But Marines want to keep EA-6Buntil electronic version of Joint Strike Fighter is ready

Boeing and mission system supplier Raytheon are to pursue an electronic attack (EA) version of the planned A-45 unmanned combat air vehicle (UCAV) for the US Air Force. Meanwhile Boeing is lobbying for the funding to launch development of the EA-18G version of the Super Hornet for the US Navy.

Despite Department of Defense moves to look for a joint electronic attack replacement for the Northrop Grumman EA-6B, the three US services are continuing to consider separate solutions. The USN remains focused on the EA-18, the US Marine Corps wants to keep the EA-6B Prowler until an electronic attack Joint Strike Fighter can be fielded, while the USAF prefers a distributed EA architecture.

The USAF is considering a network of receiver and jammer platforms, with a focus on electronic attack rather than suppression of enemy air defences as the A-45's initial capability. "There is significant interest in EA and we are looking at the concept of operations and working closely with Boeing and USAF to assess the best package," says Heidi Shyu, director Raytheon unmanned combat vehicles.

Boeing is expecting a contract shortly to begin work on the X-45B Spiral 1 UCAV demonstrator, intended to be closely representative of the operational vehicle and due to fly in 2005. The USAF is looking to field an initial 14 Spiral 2 A-45s in 2007-08. Work on Spiral 3 will start in 2006 and Spiral 4 in 2007. Future UCAV capabilities will include directed energy weapons.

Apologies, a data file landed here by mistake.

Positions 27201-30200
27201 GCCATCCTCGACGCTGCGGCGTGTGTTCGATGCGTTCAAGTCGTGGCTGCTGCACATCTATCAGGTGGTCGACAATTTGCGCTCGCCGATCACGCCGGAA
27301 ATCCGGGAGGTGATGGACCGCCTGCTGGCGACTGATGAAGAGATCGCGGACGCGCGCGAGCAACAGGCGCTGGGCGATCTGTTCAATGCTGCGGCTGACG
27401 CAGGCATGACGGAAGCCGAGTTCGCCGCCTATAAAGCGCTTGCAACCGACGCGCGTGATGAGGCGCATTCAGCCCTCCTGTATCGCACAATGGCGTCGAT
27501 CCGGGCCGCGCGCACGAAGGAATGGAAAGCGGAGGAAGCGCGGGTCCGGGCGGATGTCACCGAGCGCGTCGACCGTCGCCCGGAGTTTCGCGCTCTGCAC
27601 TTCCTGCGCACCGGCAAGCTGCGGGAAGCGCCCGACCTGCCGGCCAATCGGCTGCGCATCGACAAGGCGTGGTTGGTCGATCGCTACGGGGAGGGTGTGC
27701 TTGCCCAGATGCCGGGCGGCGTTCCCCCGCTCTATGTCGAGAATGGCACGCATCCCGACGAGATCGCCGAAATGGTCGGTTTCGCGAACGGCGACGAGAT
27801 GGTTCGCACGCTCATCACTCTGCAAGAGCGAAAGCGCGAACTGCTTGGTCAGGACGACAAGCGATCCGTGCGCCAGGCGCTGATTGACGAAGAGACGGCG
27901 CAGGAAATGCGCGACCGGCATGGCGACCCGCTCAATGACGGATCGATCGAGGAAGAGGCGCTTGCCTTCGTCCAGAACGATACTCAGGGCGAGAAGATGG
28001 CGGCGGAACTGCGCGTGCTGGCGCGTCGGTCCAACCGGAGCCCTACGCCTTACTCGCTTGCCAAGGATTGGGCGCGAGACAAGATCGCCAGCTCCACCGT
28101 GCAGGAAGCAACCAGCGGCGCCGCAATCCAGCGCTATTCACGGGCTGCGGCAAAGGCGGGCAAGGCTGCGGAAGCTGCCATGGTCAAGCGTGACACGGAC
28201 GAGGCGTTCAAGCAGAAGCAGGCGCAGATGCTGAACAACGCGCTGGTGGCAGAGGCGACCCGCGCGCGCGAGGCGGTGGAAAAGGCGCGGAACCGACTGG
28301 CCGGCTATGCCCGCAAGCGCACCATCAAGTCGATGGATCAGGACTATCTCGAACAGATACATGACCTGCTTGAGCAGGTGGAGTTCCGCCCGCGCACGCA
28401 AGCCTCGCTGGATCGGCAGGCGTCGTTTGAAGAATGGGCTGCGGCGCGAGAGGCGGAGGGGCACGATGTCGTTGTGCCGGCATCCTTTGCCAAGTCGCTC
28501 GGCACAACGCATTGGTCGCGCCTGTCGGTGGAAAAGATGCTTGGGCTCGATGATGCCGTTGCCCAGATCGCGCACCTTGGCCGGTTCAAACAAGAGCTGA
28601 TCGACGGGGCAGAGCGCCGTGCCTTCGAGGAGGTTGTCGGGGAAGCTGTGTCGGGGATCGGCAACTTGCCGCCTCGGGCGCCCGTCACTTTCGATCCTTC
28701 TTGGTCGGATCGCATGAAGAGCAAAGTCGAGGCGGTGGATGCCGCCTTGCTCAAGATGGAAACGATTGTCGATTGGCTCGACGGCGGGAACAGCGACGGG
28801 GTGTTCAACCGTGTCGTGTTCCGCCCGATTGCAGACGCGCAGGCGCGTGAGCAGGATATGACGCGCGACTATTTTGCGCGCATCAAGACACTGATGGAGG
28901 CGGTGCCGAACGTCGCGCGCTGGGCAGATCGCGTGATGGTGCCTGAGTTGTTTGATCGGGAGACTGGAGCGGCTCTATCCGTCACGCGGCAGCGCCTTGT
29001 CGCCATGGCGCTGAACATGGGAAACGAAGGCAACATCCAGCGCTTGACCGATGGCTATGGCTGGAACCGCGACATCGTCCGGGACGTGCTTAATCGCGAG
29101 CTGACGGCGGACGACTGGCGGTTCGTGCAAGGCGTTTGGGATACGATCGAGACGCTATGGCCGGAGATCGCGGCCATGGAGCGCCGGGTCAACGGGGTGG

Boeing continues to work on a manned solution to the navy's needs. It had been hoping to build 180 EA-18Gs under a joint-service programme, but a sole USN buy would halve the number. Boeing has also looked at several alternatives to new-build aircraft that could accelerate entry into service and lower costs. The EA-18G is priced at $60 million each and is due to enter service in 2009.

Options include equipping two-seat F/A-18Fs to take the EA-6B's ICAP III receiver and ALQ-99 jammer pods as a retrofit, or wiring just the Super Hornet's wing. "You make the assumption that the antennas will work there when they have not been tested," says Pat Finneran, Boeing vice-president USN/USMC programmes.

Source: Flight International